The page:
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Braves waste no time, Gonzalez takes over for Cox
Question of the Day
ATLANTA (AP) - The Braves didn’t even wait 48 hours to introduce Bobby Cox’s replacement.
No need. Fredi Gonzalez was Atlanta’s manager-in-waiting almost as soon as Cox announced that 2010 would be his final season.
In what was nothing more than a formality, Gonzalez took over Wednesday as the team’s new manager, succeeded the fourth-winningest skipper in baseball history.
Gonzalez said he’s not worried about following in Cox’s large footsteps. The Braves’ manager since 1990, he led the team to an unprecedented 14 straight division titles and the 1995 World Series championship. After missing the playoffs the last four years, Atlanta returned as a wild card this season.
Cox’s managing career ended Monday night when the Braves, devastated by injuries, lost to San Francisco in Game 4 of the NL division series.
“Our goal is simple: We want to keep putting flags on that facade up there,” Gonzalez said. “I don’t think there’s a person alive that’s going to replace Bobby Cox. We just want to continue the winning tradition and go from there.”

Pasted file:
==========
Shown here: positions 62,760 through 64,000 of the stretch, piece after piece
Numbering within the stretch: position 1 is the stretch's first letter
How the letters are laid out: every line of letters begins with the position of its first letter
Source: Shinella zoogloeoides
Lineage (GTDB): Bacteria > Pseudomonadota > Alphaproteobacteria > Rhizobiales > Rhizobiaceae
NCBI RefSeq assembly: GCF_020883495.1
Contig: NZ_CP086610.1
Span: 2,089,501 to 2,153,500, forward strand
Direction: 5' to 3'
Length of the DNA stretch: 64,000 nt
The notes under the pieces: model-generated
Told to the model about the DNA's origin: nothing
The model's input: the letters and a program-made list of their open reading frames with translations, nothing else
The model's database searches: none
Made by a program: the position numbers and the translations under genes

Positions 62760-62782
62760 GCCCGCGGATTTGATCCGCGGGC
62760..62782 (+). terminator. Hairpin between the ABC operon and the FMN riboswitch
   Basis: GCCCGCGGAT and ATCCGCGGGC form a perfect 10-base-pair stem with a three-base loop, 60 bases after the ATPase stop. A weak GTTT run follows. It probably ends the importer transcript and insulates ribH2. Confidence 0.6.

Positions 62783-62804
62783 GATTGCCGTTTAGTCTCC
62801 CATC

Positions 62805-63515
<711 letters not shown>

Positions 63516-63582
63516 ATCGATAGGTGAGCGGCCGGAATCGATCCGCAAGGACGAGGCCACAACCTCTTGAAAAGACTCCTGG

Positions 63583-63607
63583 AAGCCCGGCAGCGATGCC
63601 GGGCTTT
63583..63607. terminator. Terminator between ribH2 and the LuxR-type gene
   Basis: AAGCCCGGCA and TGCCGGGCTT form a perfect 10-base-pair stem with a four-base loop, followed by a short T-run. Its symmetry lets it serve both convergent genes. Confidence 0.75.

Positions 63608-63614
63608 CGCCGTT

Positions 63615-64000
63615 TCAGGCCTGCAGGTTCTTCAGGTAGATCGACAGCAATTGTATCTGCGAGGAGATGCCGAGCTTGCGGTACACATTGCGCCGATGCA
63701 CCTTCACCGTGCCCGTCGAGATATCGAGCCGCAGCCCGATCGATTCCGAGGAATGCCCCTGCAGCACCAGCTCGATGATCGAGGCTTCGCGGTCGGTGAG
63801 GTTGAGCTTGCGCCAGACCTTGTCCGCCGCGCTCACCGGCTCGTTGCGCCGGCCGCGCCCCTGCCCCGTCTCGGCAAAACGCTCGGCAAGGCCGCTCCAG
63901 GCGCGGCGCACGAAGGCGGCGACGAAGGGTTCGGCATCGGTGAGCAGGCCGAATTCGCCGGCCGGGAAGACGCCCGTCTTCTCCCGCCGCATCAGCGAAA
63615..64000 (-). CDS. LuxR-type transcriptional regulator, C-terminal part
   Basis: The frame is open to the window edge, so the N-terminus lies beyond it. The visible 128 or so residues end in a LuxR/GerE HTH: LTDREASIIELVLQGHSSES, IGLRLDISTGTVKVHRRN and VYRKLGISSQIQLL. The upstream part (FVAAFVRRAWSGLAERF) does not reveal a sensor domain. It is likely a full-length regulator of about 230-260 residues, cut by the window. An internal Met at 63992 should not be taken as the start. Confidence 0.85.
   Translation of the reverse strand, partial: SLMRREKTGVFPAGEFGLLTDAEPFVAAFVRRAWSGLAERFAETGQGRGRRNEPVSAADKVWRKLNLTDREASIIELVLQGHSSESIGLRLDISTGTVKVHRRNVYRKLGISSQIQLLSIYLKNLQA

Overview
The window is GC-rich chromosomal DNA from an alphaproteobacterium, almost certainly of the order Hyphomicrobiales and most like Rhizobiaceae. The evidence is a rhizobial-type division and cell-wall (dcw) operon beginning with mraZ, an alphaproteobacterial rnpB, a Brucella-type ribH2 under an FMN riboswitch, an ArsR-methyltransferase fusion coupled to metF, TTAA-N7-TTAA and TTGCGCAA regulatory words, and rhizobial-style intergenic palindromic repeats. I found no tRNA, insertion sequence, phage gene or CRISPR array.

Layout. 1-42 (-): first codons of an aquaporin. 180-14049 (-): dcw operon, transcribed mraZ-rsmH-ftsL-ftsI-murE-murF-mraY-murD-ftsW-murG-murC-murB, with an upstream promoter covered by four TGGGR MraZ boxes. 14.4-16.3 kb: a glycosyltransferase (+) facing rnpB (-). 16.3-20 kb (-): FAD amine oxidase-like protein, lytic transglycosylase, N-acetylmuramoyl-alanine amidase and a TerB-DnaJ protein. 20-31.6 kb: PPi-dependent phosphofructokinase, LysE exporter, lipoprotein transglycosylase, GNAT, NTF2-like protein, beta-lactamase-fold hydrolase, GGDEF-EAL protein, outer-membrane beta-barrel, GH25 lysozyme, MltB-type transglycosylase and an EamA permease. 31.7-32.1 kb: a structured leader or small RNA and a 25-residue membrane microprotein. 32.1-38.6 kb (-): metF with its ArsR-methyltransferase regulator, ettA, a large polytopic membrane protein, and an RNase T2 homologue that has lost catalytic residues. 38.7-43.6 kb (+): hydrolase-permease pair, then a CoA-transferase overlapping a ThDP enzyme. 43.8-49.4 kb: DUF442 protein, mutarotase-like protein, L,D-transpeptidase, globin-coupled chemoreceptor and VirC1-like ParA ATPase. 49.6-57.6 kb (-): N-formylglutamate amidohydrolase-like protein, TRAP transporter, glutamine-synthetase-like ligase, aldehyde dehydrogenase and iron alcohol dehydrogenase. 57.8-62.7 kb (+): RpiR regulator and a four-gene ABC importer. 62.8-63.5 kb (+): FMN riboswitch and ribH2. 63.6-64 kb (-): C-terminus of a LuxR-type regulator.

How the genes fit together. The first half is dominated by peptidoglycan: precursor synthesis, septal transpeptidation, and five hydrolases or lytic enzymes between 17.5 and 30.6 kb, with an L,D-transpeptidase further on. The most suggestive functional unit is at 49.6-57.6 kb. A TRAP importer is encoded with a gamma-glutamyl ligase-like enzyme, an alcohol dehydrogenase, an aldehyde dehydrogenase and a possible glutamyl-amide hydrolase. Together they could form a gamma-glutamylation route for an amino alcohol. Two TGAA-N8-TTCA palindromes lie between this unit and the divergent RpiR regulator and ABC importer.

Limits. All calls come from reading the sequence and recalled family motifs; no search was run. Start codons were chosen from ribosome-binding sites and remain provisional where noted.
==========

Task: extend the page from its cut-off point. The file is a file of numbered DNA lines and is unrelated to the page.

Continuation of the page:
“This is perfect for us on so many levels,” said general manager Frank Wren, who didn’t even bother interviewing another candidate.
When Cox decided late last season to retire in 2010, the Braves came up with about 15 possible candidates and had the 46-year-old Gonzalez at the top of the list right from the start _ even though he was managing the Marlins.
“He was on our radar before he was available,” Wren said. “We thought there may come a time when we were going to have to ask the Florida Marlins for permission to talk to their manager. We really thought Fredi was the best candidate for us.”
Florida fired Gonzalez on June 23, a month after he benched star shortstop Hanley Ramirez for a lack of hustle _ a move that many believed angered owner Jeffrey Loria.
The Marlins said they changed managers because the team needed a boost, but the switch to Edwin Rodriguez didn’t help much. Florida was 34-36 when Gonzalez was dismissed and ended up 80-82, third in the NL East.
Gonzalez said he never thought that disciplining Ramirez would become such a big deal, perhaps contributing to him losing his job but drawing praise from around baseball.
“That’s the way I was brought up,” he said. “I know the way the game should be played. If you don’t do something, you’re going to lose those 24 other guys. For me, it was just a simple thing to do.”
By Orrin G. Hatch
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